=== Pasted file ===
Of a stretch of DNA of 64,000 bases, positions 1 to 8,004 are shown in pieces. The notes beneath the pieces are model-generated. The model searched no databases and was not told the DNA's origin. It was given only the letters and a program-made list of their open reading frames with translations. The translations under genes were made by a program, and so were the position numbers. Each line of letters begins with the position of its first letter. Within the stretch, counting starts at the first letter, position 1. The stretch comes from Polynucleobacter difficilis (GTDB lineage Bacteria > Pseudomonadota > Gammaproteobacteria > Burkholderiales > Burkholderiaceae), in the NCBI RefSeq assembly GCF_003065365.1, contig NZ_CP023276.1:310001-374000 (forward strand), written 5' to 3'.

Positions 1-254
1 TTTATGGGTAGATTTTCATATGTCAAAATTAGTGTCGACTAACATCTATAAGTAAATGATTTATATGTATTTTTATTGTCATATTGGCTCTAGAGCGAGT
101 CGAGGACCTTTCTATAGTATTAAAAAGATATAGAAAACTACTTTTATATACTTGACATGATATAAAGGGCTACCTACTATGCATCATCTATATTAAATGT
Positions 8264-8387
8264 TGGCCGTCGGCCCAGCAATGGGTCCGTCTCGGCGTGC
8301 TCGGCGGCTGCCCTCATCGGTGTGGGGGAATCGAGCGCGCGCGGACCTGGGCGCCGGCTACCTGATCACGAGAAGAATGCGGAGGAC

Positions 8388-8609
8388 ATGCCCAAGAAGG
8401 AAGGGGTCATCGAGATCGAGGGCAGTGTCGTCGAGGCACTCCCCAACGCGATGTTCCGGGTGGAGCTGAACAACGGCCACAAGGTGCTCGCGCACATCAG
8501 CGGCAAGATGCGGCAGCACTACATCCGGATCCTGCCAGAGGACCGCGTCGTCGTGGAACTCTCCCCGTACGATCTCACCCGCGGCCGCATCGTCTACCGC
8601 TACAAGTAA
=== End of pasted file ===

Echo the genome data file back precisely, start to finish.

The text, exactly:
Of a stretch of DNA of 64,000 bases, positions 1 to 8,004 are shown in pieces. The notes beneath the pieces are model-generated. The model searched no databases and was not told the DNA's origin. It was given only the letters and a program-made list of their open reading frames with translations. The translations under genes were made by a program, and so were the position numbers. Each line of letters begins with the position of its first letter. Within the stretch, counting starts at the first letter, position 1. The stretch comes from Polynucleobacter difficilis (GTDB lineage Bacteria > Pseudomonadota > Gammaproteobacteria > Burkholderiales > Burkholderiaceae), in the NCBI RefSeq assembly GCF_003065365.1, contig NZ_CP023276.1:310001-374000 (forward strand), written 5' to 3'.

Positions 1-254
1 TTTATGGGTAGATTTTCATATGTCAAAATTAGTGTCGACTAACATCTATAAGTAAATGATTTATATGTATTTTTATTGTCATATTGGCTCTAGAGCGAGT
101 CGAGGACCTTTCTATAGTATTAAAAAGATATAGAAAACTACTTTTATATACTTGACATGATATAAAGGGCTACCTACTATGCATCATCTATATTAAATGT
Positions 8264-8387
8264 TGGCCGTCGGCCCAGCAATGGGTCCGTCTCGGCGTGC
8301 TCGGCGGCTGCCCTCATCGGTGTGGGGGAATCGAGCGCGCGCGGACCTGGGCGCCGGCTACCTGATCACGAGAAGAATGCGGAGGAC

Positions 8388-8609
8388 ATGCCCAAGAAGG
8401 AAGGGGTCATCGAGATCGAGGGCAGTGTCGTCGAGGCACTCCCCAACGCGATGTTCCGGGTGGAGCTGAACAACGGCCACAAGGTGCTCGCGCACATCAG
8501 CGGCAAGATGCGGCAGCACTACATCCGGATCCTGCCAGAGGACCGCGTCGTCGTGGAACTCTCCCCGTACGATCTCACCCGCGGCCGCATCGTCTACCGC
8601 TACAAGTAA